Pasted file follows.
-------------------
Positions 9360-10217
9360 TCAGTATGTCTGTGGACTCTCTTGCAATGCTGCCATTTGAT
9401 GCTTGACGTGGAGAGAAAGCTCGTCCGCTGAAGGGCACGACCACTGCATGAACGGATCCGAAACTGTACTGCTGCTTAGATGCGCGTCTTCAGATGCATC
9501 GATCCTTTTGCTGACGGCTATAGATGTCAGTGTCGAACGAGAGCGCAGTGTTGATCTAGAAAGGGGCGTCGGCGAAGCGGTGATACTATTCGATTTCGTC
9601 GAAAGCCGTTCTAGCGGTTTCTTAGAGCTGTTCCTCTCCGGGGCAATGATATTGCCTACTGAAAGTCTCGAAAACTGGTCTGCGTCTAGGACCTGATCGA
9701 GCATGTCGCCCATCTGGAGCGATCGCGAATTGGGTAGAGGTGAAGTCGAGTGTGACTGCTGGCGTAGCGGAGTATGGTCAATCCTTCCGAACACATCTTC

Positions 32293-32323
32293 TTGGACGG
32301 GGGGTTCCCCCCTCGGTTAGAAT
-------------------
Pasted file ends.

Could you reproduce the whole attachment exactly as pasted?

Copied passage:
Positions 9360-10217
9360 TCAGTATGTCTGTGGACTCTCTTGCAATGCTGCCATTTGAT
9401 GCTTGACGTGGAGAGAAAGCTCGTCCGCTGAAGGGCACGACCACTGCATGAACGGATCCGAAACTGTACTGCTGCTTAGATGCGCGTCTTCAGATGCATC
9501 GATCCTTTTGCTGACGGCTATAGATGTCAGTGTCGAACGAGAGCGCAGTGTTGATCTAGAAAGGGGCGTCGGCGAAGCGGTGATACTATTCGATTTCGTC
9601 GAAAGCCGTTCTAGCGGTTTCTTAGAGCTGTTCCTCTCCGGGGCAATGATATTGCCTACTGAAAGTCTCGAAAACTGGTCTGCGTCTAGGACCTGATCGA
9701 GCATGTCGCCCATCTGGAGCGATCGCGAATTGGGTAGAGGTGAAGTCGAGTGTGACTGCTGGCGTAGCGGAGTATGGTCAATCCTTCCGAACACATCTTC

Positions 32293-32323
32293 TTGGACGG
32301 GGGGTTCCCCCCTCGGTTAGAAT